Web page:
The princess cut diamond is the most popular shape of diamond after round brilliant cut. Because GIA do not assess the ‘cut grade’ of a princess cut diamond, we take great care when choosing our princess cut diamonds to assess the optics of each stone. From experience we know that using ‘rules of thumb’ regarding table and depth percentages are unreliable, so our experts hand pick each diamond that we offer.
When choosing a princess cut diamond, it is important to first assess the brilliance of the stone – this is the level of white light return and pattern of contrast generated by the diamond. Here is a comparison between one of our hand-picked, princess cut diamonds certified by GIA on the left, versus a typical GIA certified princess cut diamond on the right which didn’t pass our optical tests.
The stone on the left has a very strong amount of white light return coupled with very nice pattern of contrast. The stone on the right has patches of good light return, but also has areas of light leakage which tend to give to give the diamond a grey overtone which looks less attractive to the naked eye.
If you are researching buying a princess cut diamond, you will usually find suggestions on-line for the ideal table and depth percentages that the diamond should have. Both of these stones have a depth of 71% and a table of between a 71% and 72%. This is considered to be in a premium range and so accordingly you might expect both diamonds to be similar in terms of the amount of fire they create. However, they have very different levels of fire/refraction. This shows that it isn’t possible to reliably predict the optical performance of the diamond just from a GIA grading report or by comparing table and depth percentages.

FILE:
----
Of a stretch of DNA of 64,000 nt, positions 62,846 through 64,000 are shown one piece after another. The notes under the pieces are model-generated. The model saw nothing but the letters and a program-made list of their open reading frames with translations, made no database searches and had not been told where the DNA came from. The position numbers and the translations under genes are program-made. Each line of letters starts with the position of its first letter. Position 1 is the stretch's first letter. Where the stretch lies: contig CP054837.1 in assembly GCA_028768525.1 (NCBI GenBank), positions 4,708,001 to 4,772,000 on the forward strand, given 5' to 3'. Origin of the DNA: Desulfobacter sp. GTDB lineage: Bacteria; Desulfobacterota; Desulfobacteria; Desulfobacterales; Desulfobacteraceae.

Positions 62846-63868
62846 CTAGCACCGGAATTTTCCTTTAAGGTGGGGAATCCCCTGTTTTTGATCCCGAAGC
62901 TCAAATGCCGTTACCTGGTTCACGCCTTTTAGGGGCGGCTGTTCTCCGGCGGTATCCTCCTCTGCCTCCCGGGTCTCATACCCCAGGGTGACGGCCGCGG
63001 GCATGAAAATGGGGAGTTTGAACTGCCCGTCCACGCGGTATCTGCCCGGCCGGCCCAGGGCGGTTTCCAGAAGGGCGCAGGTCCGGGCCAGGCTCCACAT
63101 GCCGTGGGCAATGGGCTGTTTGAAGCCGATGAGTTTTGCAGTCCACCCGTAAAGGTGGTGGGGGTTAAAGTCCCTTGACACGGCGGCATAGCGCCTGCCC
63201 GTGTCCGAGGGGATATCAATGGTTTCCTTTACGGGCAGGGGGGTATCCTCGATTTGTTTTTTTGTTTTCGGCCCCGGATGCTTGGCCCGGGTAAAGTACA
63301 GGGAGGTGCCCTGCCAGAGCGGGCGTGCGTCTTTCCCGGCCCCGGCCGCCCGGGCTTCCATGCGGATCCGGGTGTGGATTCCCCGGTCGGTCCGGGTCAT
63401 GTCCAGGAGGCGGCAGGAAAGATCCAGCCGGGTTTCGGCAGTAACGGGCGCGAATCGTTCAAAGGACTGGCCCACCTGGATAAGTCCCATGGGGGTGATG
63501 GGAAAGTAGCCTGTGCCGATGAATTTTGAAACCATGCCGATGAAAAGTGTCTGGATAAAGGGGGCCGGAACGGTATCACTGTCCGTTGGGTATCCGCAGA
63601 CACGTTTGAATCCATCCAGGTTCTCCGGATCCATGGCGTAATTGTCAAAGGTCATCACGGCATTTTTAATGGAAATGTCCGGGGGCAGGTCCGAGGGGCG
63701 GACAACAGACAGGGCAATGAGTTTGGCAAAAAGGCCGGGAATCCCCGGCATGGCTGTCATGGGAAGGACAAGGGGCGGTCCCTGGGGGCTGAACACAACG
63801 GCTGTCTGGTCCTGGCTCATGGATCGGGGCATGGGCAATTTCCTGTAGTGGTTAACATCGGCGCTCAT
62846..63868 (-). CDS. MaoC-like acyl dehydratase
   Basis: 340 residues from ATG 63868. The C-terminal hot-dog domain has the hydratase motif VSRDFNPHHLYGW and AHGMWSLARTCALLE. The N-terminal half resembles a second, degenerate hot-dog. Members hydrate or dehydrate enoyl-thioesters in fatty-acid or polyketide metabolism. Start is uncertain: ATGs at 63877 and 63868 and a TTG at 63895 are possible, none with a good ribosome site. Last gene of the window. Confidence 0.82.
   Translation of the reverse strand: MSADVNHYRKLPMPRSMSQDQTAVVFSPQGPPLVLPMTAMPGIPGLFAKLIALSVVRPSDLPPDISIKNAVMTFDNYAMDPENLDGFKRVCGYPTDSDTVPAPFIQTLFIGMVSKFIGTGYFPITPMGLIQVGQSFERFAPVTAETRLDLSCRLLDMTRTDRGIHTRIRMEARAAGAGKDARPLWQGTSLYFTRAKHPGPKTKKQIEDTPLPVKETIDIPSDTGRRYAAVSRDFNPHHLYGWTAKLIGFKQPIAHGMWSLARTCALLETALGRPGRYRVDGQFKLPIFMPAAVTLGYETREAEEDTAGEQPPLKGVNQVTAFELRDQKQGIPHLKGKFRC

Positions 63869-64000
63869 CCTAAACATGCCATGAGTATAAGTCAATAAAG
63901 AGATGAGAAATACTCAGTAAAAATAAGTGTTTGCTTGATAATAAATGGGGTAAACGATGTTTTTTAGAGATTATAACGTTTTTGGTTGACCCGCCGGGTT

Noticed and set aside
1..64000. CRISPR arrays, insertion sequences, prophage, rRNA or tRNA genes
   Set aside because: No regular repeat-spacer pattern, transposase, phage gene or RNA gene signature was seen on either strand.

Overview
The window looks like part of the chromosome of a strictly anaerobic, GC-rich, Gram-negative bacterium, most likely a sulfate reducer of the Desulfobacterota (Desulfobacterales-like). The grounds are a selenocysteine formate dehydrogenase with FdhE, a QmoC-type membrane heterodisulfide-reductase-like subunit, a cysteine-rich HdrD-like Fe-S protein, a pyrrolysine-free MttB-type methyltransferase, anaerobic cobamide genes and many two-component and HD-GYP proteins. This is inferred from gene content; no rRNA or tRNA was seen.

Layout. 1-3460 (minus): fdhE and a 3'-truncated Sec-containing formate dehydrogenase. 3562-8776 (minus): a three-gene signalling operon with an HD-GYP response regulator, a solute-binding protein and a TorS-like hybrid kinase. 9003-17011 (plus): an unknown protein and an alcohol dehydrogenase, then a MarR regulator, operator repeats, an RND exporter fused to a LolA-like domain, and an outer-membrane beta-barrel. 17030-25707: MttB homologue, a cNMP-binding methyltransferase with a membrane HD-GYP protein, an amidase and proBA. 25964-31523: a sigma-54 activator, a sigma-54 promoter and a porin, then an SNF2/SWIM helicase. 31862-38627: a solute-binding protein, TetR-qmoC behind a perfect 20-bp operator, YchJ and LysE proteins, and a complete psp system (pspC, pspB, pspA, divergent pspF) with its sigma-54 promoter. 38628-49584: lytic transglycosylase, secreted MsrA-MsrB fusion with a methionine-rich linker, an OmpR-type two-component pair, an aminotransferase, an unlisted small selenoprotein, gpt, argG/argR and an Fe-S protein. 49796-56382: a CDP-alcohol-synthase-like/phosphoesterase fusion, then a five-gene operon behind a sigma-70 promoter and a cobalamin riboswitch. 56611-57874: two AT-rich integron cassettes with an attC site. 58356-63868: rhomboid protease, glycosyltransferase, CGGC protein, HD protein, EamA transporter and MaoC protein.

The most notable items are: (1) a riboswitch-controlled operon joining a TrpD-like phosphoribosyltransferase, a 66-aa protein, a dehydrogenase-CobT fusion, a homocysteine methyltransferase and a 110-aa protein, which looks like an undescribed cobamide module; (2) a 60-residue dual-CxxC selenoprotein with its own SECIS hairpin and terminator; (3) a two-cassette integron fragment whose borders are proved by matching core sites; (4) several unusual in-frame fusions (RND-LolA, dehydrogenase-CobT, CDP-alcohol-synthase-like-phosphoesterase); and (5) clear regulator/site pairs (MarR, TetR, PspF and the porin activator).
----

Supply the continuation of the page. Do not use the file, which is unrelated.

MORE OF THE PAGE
Another interesting observation is the size of the flashes of fire. Even though the stone on the right has less refraction, you will notice that the flashes of fire are a little larger in size than the diamond on the left. This is because it is a three chevron princess cut and hence has fewer facets on the pavilion. This doesn’t make the diamond more or less beautiful; it just changes the character of the stone a little.
Next you can compare the sparkles of the diamond. The diamond on the left has a very good level of sparkle which is very attractive to the eye. In comparison, the diamond on the right has some areas of the stone which are really underperforming.
Using the common dimensions of table and depth % as a guide to predict the optics of a princess cut diamond is very unreliable. The comparision shows that two stones which, according to the GIA report might suggest they are very similar, are in fact poles apart in terms of the appearance of the fire, scintillation and brilliance. This is why we hand pick every princess cut diamond.